Lessons from The Wee Free Men: 2013 365 Challenge #119

Lessons to be Learned

Lessons to be Learned

I finished rereading The Wee Free Men by Terry Pratchett today and it was wonderful to realise it lost nothing on a second (possibly third) reading. In fact, since I’ve had a daughter of my own, I think the book has changed and grown in significance. It’s up there in the books I’d like my daughter to read as she comes into an awareness of herself.

If you don’t know Terry Pratchatt’s Discworld novels, they are based in a world that’s like a warped mirror of our own, with magic in place of science and technology. Witches hold a special place in the world: they are both central and outside life, revered and feared in equal measure. As their greatest witch – Granny Weatherwax – puts it, they guard the Edges between Dark and Light, Good and Evil, Life and Death. They have First Sight and Second Thoughts. They see what’s really there. Above all, they’re cool. I love them.

Granny Weatherwax is possibly one of the greatest characters ever invented. She gets inside your head and makes you question everything. (If you want to see Granny at her finest, read Carpe Jugulum.)

The Wee Free Men isn’t about Granny, it’s about Tiffany: a nine-year-old girl who lives on a farm on the Chalk, makes cheese and minds are younger brother. She also has First Sight and Second – even Third – Thoughts. And she has to rescue her brother from the Fairy Queen, even though she doesn’t like him very much. I won’t go into the story, just recommend you read it in words much better than mine.

My reason for writing about it here is to explain why I think it’s a must-read for any little girl (or boy possibly) coming to a sense of herself: It explores the voices that exist inside a person’s head, and the difficulty of understanding which of the many voices is Me.

Tiffany is the kind of girl who sits just outside life, watching. The Discworld Witches always are. And Terry Pratchett says That’s okay. In our society, the people in the kitchen at parties – the ones not drinking or joining in, the ones just observing – are a little bit wrong. They are considered aloof, boring, shy, weird, cold. I know because I am that person And all those labels have been applied to me. I’ve been ridiculed for not wanting to get drunk, for not letting go.

There has always been a little voice in my head that watches me and comments on my behaviour. It’s hard to get drunk and be silly when there’s a sober person in your head telling you what a pratt you’re making of yourself. As a result I don’t often drink and I’m rarely the one telling jokes. At my last place of work, and in many other situations in my life, that has meant almost complete exclusion. It’s not a nice place to be, feeling like a freak or someone who didn’t get the memo on how to have fun.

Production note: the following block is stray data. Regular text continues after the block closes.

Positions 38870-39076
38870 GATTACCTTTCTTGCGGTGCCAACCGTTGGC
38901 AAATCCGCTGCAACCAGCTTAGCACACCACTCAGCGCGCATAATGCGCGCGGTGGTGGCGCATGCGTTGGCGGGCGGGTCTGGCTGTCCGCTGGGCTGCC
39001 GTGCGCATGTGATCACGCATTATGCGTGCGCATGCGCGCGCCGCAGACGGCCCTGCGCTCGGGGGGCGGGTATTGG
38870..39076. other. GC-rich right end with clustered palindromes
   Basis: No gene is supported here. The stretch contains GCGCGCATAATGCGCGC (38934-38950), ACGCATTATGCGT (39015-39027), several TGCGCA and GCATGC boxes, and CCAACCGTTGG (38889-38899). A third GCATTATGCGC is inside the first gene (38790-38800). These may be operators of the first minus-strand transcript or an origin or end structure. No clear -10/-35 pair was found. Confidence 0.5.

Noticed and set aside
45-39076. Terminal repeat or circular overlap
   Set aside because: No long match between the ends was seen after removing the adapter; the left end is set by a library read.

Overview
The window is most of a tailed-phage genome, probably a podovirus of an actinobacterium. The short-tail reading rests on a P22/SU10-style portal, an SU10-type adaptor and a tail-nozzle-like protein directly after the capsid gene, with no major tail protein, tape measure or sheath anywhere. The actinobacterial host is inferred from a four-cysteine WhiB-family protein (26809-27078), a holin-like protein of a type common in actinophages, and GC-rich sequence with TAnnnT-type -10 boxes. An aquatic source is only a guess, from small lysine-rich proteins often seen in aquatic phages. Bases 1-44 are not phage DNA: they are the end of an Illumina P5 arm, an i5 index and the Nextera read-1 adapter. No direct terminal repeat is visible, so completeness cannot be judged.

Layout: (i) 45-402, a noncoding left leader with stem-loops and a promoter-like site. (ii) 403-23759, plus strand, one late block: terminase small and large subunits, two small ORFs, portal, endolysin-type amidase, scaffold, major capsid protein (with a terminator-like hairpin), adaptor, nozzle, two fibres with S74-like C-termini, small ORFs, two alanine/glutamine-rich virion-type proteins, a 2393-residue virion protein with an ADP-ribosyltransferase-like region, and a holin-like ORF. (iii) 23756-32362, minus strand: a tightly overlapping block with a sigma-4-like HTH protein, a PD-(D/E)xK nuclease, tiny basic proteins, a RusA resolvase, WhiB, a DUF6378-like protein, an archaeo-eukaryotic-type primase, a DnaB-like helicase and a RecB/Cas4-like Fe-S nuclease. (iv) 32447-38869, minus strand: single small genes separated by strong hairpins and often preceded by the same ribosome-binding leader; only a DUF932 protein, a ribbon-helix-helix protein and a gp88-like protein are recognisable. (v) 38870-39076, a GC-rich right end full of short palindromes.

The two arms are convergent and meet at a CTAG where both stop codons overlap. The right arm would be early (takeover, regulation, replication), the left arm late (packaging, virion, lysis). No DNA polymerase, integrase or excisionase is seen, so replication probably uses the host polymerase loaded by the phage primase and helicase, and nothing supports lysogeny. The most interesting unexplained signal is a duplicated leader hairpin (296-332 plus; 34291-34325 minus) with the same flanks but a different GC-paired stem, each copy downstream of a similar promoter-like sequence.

Growing up I read endlessly to live in my own world. I read Sweet Valley High and Lord of the Rings, Famous Five and Mills and Boon. Romance and action/adventure. For some reason ‘thinking’ books – what might be called literary books – didn’t come my way. I don’t know why, although I often feel the need to apologise for it, as if a ten-year-old can control the books they’re exposed to. So I read nothing that told me that having a cacophony of voices in my head was okay, was normal, whatever that is.

What The Wee Free Men explores is the notion that it’s okay to be different. That people who sit outside the group and watch – who listen to the voices in their heads – are the kind of people who speak up for things without a voice, who save the day, even if no one acknowledges it. They are strong people who won’t be beaten. I suspect my daughter may grow up to be a girl who watches, one who doesn’t follow the pack. I want her to know that’s okay. I think she’ll learn that from this book.


Below is the next installment in my novel Two-Hundred Steps Home: written in daily posts since 1st January as part of my 2013 365 Challenge. Read about the challenge here.You can catch up by downloading the free ebook volumes on the right hand side of the blog: [Warning today’s post contains strong language.]